Where Should Amiibo Go Next?

We brainstorm the potential future of Amiibo!

By Robert Marrujo. Posted 04/15/2015 07:00 1 Comment     ShareThis

What makes Amiibo unique is how the the toys scratch so many different itches. As figurines, Amiibo give players physical representations of characters that fans don’t often see outside of import shops. It’s also great how Amiibo can be used across multiple titles, and now even between both Nintendo’s home and handheld platforms, which expands their functionality even more. The value of Amiibo can’t be ignored either, as tallying up all the different game modes, costumes, and other bits of DLC and unlockables the toys provide ultimately almost pays for the cost of each figure– and with more untold uses of each Amiibo coming in the future, that value will only continue to rise.

Keeping all that in mind, what’s really astounding is that Nintendo hasn’t even maximized the potential of Amiibo at this point. The possibilities for Amiibo is still virtually boundless, or at the very least the technology powering the line is. Activision’s Skylanders set the early standard for what toys to life can be, but as Nintendo has already demonstrated, it’s not the be-all, end-all approach. Let’s break down some ways that Nintendo can diversify Amiibo and make the toys into something truly special. I already detailed what I think Nintendo is doing wrong, so I’ll be approaching this without any of the kinks and flaws of the line in mind.

Amiibo Interaction

As Smash Bros. has so effectively demonstrated, Amiibo can learn. Freakishly well, in fact; a Fox Amiibo came in third in a Smash Bros. tournament not that long ago, believe it or not. Insane, I know, but with the right mixture of software and internal wizardry, Nintendo could potentially find even more useful ways of exploiting the toys’ learning capabilities. Imagine if Nintendo distributed the “smarts” of some of its developers’ Amiibo via Nintendo Network? How cool would it be to download Smash creator/developer Sakurai’s Mario or Marth Amiibo data to a player’s own figure at home and duke it out in-game?

It would also be potentially fun to see Nintendo adapt Amiibo intelligence to other games, like Mario Kart 8. Players have actually seen racing titles from other developers like Microsoft’s Forza and its Drivatars, where the game’s AI attempts to mimic a human driver’s techniques and tendencies. What if an Amiibo linked to a particular player profile in Mario Kart 8 could do much the same thing? And like above, Nintendo could find a way to distribute these Amiibo AIs in order to keep competition and interest in Mario Kart 8 strong for a good, long time.

Bridge Games and Franchises

I absolutely loved that Nintendo and Intelligent Systems thought to add the three Fire Emblem representatives of the Amiibo line to Code Name: S.T.E.A.M. While I’m inclined to lean more toward the side of caution when it comes to Nintendo cross-pollinating its various characters, titles like Super Smash Bros. and Mario Kart 8 have proven just what great synergy this can lead to. If Nintendo can find a way to use Amiibo to further integrate certain franchises where it makes sense, or can be a boon to gameplay, I’m all for it.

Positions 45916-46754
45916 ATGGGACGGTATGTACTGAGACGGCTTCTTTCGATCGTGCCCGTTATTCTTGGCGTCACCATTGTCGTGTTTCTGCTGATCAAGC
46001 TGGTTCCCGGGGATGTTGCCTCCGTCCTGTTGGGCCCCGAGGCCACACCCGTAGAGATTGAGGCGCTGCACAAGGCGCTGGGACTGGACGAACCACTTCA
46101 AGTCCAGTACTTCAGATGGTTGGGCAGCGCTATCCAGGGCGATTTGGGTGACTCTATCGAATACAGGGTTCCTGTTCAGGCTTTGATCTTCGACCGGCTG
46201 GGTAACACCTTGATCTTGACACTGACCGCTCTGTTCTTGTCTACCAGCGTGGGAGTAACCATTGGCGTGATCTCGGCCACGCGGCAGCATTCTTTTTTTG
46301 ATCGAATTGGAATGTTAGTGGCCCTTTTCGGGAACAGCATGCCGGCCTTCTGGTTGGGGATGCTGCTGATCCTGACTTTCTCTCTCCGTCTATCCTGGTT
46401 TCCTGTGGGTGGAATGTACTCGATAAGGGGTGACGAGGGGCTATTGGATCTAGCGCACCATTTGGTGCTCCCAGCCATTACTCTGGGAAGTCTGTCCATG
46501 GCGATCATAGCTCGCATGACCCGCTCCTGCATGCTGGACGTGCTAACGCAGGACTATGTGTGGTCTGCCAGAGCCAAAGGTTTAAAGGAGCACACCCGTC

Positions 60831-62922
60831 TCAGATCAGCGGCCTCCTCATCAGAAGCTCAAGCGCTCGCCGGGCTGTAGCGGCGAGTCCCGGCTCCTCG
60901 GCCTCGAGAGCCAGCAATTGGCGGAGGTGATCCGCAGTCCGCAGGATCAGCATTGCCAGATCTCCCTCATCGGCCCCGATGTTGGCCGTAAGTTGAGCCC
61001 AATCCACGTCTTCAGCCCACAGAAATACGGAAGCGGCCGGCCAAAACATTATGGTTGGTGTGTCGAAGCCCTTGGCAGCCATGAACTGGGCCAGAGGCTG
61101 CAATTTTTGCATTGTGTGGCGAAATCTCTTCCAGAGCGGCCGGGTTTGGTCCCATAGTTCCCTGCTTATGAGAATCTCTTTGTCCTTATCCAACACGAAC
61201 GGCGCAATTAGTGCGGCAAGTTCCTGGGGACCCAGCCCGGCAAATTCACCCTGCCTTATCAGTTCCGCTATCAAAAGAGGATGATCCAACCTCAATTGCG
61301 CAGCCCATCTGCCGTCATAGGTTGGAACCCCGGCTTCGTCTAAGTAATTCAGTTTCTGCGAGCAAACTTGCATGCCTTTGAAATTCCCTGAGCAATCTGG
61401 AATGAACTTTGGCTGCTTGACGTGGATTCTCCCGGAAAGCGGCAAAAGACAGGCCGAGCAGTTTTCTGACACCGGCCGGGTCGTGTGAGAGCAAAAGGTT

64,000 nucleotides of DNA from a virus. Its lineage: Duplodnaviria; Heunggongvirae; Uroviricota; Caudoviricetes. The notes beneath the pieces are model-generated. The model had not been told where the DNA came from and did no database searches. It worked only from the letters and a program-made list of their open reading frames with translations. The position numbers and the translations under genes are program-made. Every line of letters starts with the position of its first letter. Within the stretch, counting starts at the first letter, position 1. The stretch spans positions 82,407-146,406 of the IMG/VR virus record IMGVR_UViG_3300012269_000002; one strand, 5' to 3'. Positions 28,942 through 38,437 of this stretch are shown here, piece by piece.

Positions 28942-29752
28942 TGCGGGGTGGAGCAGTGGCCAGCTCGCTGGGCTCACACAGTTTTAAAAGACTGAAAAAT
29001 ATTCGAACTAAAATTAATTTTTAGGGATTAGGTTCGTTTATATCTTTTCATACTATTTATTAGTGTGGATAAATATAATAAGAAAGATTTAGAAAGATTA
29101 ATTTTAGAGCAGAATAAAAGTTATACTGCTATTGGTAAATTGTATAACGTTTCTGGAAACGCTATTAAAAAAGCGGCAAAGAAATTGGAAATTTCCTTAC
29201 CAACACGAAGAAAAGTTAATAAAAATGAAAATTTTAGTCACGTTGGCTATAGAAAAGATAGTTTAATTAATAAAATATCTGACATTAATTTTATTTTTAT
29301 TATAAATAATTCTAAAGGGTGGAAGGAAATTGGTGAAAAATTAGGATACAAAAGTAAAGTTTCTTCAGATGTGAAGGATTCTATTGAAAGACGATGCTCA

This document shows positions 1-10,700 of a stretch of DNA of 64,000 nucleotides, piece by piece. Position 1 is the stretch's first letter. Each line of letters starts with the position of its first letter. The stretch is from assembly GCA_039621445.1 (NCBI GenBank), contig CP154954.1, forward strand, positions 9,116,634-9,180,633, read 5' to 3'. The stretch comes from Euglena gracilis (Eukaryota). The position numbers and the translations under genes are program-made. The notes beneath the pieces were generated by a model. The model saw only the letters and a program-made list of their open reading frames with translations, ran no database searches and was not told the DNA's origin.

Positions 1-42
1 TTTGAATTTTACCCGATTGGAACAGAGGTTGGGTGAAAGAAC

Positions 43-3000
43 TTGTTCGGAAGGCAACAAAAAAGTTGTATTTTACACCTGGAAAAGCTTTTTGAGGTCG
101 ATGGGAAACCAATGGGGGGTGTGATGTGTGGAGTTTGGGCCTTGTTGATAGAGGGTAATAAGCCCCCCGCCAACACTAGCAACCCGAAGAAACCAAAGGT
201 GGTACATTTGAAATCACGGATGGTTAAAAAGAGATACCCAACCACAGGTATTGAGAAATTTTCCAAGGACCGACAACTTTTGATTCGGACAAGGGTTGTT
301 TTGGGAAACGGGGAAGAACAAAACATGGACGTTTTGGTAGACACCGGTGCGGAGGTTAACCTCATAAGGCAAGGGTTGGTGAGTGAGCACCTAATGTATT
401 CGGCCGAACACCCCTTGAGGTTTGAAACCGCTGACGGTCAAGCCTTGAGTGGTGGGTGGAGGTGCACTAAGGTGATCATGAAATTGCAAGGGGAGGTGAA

Imagine leveling up a Bowser, Jr. Amiibo in Smash Bros., and then taking that Amiibo and scanning him into New Super Mario Bros. U 2 (that’s not a sneak-announcement, just a hypothetical). Nintendo could design it so that the higher Bowser, Jr.’s level in Smash, the more crazy-difficult a boss battle players could challenge themselves to in-game. Or maybe scanning a Mario Amiibo into New Super Mario Bros. U 2 could let players transfer coins earned in that game to Super Smash Bros. so that they can unlock more Trophies. The give and take can go in all sorts of directions, and could make for some really interesting new ways to play.

Deal Me In

Amiibo cards, which will utilize the NFC tech that powers the figurines, open another roomful of possibilities. Besides simply scanning a character into a game, as Animal Crossing: Happy Home Designer will do, what if Nintendo built an entire competitive game based around these cards? Something along the lines of Pokémon TCG, or Hearthstone, but with an emphasis on the interactive nature of the cards, and Nintendo’s signature ease of play. Maybe create a mat where the cards are placed, and positioning them certain ways or stacking them can unleash attacks. The key would be to make it easy enough for players to build a full deck without having to buy a million packs of cards, but that’s probably more of a pipe dream than I’d care to admit. Still, I could see Nintendo working some magic by making its Amiibo cards a versatile sister line to the actual toys.

What are your thoughts on the future of Amiibo? Any ideas of your own you’d like to share? Sound off below!

One Response to “Where Should Amiibo Go Next?”

  • 849 points
    ejamer says...

    I’ve got a few choice opinions about where Amiibo can go… but that’s related more to the distribution and availability woes than the actual platform… Already discussed, right?

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